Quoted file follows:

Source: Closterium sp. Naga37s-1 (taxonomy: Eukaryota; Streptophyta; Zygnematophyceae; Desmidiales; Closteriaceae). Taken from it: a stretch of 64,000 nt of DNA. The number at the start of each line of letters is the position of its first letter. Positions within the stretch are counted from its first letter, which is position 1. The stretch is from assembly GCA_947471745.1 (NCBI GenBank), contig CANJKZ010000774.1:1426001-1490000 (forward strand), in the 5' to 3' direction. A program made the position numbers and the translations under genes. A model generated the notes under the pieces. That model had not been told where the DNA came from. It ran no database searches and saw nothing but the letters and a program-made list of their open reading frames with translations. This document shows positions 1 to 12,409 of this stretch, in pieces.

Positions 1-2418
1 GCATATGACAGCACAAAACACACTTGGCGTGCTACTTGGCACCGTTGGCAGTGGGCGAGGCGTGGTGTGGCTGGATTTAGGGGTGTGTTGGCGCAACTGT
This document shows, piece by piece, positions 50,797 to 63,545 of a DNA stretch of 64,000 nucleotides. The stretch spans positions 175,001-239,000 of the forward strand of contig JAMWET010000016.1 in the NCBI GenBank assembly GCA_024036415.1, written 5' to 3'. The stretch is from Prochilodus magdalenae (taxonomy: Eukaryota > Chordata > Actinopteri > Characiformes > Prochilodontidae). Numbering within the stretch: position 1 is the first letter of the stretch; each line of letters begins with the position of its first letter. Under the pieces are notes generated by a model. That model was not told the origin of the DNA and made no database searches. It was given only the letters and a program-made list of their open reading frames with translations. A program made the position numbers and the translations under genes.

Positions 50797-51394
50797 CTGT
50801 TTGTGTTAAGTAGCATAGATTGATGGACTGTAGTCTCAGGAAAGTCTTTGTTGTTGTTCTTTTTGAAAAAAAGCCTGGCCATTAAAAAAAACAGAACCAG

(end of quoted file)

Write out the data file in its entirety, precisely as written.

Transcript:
Source: Closterium sp. Naga37s-1 (taxonomy: Eukaryota; Streptophyta; Zygnematophyceae; Desmidiales; Closteriaceae). Taken from it: a stretch of 64,000 nt of DNA. The number at the start of each line of letters is the position of its first letter. Positions within the stretch are counted from its first letter, which is position 1. The stretch is from assembly GCA_947471745.1 (NCBI GenBank), contig CANJKZ010000774.1:1426001-1490000 (forward strand), in the 5' to 3' direction. A program made the position numbers and the translations under genes. A model generated the notes under the pieces. That model had not been told where the DNA came from. It ran no database searches and saw nothing but the letters and a program-made list of their open reading frames with translations. This document shows positions 1 to 12,409 of this stretch, in pieces.

Positions 1-2418
1 GCATATGACAGCACAAAACACACTTGGCGTGCTACTTGGCACCGTTGGCAGTGGGCGAGGCGTGGTGTGGCTGGATTTAGGGGTGTGTTGGCGCAACTGT
This document shows, piece by piece, positions 50,797 to 63,545 of a DNA stretch of 64,000 nucleotides. The stretch spans positions 175,001-239,000 of the forward strand of contig JAMWET010000016.1 in the NCBI GenBank assembly GCA_024036415.1, written 5' to 3'. The stretch is from Prochilodus magdalenae (taxonomy: Eukaryota > Chordata > Actinopteri > Characiformes > Prochilodontidae). Numbering within the stretch: position 1 is the first letter of the stretch; each line of letters begins with the position of its first letter. Under the pieces are notes generated by a model. That model was not told the origin of the DNA and made no database searches. It was given only the letters and a program-made list of their open reading frames with translations. A program made the position numbers and the translations under genes.

Positions 50797-51394
50797 CTGT
50801 TTGTGTTAAGTAGCATAGATTGATGGACTGTAGTCTCAGGAAAGTCTTTGTTGTTGTTCTTTTTGAAAAAAAGCCTGGCCATTAAAAAAAACAGAACCAG